How much does the environment impact COVID-19 and how much does COVID-19 impact the environment?
“[COVID-19 has] decreased most types of economic activity, which is the main driver of most environmental impacts, so impacts have generally decreased,” said Joel Swisher, director of Western’s Institute for Energy Studies in an email.
Swisher said that cleaner air and water as a result of COVID-19 is not sustainable. When life returns to normal, the key is to resume and accelerate the clean energy transition from fossil fuels, which Swisher said involves improving energy efficiency, decarbonizing energy supply and electrifying much of transportation and building heating.
The restoration of the U.S. economy requires massive private investment and federal stimulus spending, he said.
“The last time that happened, in 2009, about one-eighth of the funding was directed to clean energy initiatives that had a huge positive impact,” Swisher said. “U.S. carbon emissions have declined steadily since that time. If we take a similar approach in the coming years, we could create similar benefits, and most state and city leaders are on board with this approach.”
Although Western is online this quarter and not using as much energy on campus, this doesn't have as much of an impact on the environment. Western does not have much impact on the local environment because its electricity comes from 100% renewable energy, Swisher said.
“The main impact is, therefore, air emissions from the natural gas used in our steam plant that heat campus buildings and service hot water,” Swisher said.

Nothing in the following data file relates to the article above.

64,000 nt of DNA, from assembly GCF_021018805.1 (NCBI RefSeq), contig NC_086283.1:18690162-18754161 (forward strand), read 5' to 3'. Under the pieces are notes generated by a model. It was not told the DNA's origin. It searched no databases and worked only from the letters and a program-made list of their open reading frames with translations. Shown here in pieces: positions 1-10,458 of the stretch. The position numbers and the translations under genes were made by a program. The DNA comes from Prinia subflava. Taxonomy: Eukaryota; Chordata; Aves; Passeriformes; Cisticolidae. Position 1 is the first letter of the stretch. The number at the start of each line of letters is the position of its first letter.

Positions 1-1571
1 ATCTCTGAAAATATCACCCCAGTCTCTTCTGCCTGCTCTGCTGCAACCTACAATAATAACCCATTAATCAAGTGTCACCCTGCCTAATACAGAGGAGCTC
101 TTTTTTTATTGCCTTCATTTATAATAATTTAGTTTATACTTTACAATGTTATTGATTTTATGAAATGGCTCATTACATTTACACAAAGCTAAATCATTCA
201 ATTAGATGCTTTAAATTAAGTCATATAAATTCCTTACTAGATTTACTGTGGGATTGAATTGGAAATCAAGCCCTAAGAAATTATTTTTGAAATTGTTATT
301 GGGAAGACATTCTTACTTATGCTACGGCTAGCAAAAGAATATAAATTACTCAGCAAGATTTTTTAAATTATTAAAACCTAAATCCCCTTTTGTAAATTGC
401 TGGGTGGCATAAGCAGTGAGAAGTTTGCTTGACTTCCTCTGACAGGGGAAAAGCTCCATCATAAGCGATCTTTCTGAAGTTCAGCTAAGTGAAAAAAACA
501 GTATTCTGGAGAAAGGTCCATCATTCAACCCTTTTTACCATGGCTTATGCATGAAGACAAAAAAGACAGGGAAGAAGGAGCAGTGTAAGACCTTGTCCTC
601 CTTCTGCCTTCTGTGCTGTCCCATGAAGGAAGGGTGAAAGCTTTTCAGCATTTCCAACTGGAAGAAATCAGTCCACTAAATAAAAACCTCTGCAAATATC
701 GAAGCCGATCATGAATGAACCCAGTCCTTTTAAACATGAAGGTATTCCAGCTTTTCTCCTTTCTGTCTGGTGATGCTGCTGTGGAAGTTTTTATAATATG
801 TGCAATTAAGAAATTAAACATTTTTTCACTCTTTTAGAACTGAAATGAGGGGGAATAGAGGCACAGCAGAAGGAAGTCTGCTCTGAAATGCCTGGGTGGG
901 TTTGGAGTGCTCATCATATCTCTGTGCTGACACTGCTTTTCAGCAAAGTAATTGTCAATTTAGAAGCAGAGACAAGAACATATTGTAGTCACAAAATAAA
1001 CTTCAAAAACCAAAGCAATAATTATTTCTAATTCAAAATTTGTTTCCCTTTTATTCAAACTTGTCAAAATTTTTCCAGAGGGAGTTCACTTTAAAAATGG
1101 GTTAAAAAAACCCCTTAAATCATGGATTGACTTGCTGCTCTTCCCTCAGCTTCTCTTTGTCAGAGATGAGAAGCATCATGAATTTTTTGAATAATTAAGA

Although we are not using energy on campus, Kate Darby, an environmental studies associate professor, said relying on computers so much could possibly create more of a negative environmental impact because the energy usage is increased on servers.
“Zoom meetings are all hosted by the server associated with the company. Some servers use renewable energy and others use fossil fuels,” Darby said. Servers produce a lot of carbon dioxide because they heat up and need to use energy to cool down.
Darby stressed that we should not become too overjoyed about the clean air that COVID-19 has granted because a death toll has come with it.
“People are talking about how the environment is getting better, but humans are part of the environment. We are not separate and people are dying due to COVID-19,” Darby said. “Thinking that humans are separate from the environment is a very Western and elitist approach to the issue, which is a very eco-facist approach to the environment.”
This also brings into the question of how much the environment are linked to the COVID-19 death toll.
In an April New York Times article by Lisa Friedman, called New Research Links Air Pollution to Higher Coronavirus Death Rates, populations with higher levels of pollution have shown an increase in COVID-19mortality rate. The pollution that is referred to in this article is PM2.5.
PM2.5 is particulate matter that measures less than 2.5 micrometers. The pollutant is much smaller than dust, mold or pollen, according to the New York Times article.
In a December 2019 article by Kathiann Kowalsi, for the Energy News Network, she stated that a study done by the University of Washington and Stanford University found that, “Particulate emissions cause damage to the heart, lungs and brain, as well as other health problems.”
The New York Times article by Friedman states: “In an analysis of 3,080 counties in the United States, researchers at the Harvard University found that PM2.5 showed a direct link between air pollution and COVID-19 deaths.”
However, there is some dispute as to whether or not PM2.5 really does much harm.